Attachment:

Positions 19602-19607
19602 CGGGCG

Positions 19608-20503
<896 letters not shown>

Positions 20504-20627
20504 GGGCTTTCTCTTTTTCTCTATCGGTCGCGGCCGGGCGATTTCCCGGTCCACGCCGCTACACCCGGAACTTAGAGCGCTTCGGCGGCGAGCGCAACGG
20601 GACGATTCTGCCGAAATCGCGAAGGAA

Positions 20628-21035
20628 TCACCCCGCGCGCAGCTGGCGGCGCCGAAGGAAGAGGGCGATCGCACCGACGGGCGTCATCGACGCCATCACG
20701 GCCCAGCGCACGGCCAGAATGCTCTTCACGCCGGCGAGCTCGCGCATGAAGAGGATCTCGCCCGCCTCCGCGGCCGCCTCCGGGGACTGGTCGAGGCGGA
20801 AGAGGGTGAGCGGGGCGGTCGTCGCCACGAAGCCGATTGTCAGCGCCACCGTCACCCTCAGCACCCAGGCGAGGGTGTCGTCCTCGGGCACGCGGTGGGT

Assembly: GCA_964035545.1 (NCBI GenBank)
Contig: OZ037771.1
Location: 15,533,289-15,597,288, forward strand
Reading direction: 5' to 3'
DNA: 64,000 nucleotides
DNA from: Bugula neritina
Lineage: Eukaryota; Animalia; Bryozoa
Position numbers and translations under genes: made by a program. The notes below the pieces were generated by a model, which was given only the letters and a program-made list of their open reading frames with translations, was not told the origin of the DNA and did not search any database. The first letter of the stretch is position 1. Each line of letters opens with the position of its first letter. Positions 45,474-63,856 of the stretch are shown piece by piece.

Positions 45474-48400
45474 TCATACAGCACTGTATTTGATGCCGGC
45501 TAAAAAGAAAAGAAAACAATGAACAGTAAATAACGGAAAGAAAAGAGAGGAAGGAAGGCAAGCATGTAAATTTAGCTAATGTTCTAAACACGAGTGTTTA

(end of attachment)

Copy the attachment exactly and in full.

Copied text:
Positions 19602-19607
19602 CGGGCG

Positions 19608-20503
<896 letters not shown>

Positions 20504-20627
20504 GGGCTTTCTCTTTTTCTCTATCGGTCGCGGCCGGGCGATTTCCCGGTCCACGCCGCTACACCCGGAACTTAGAGCGCTTCGGCGGCGAGCGCAACGG
20601 GACGATTCTGCCGAAATCGCGAAGGAA

Positions 20628-21035
20628 TCACCCCGCGCGCAGCTGGCGGCGCCGAAGGAAGAGGGCGATCGCACCGACGGGCGTCATCGACGCCATCACG
20701 GCCCAGCGCACGGCCAGAATGCTCTTCACGCCGGCGAGCTCGCGCATGAAGAGGATCTCGCCCGCCTCCGCGGCCGCCTCCGGGGACTGGTCGAGGCGGA
20801 AGAGGGTGAGCGGGGCGGTCGTCGCCACGAAGCCGATTGTCAGCGCCACCGTCACCCTCAGCACCCAGGCGAGGGTGTCGTCCTCGGGCACGCGGTGGGT

Assembly: GCA_964035545.1 (NCBI GenBank)
Contig: OZ037771.1
Location: 15,533,289-15,597,288, forward strand
Reading direction: 5' to 3'
DNA: 64,000 nucleotides
DNA from: Bugula neritina
Lineage: Eukaryota; Animalia; Bryozoa
Position numbers and translations under genes: made by a program. The notes below the pieces were generated by a model, which was given only the letters and a program-made list of their open reading frames with translations, was not told the origin of the DNA and did not search any database. The first letter of the stretch is position 1. Each line of letters opens with the position of its first letter. Positions 45,474-63,856 of the stretch are shown piece by piece.

Positions 45474-48400
45474 TCATACAGCACTGTATTTGATGCCGGC
45501 TAAAAAGAAAAGAAAACAATGAACAGTAAATAACGGAAAGAAAAGAGAGGAAGGAAGGCAAGCATGTAAATTTAGCTAATGTTCTAAACACGAGTGTTTA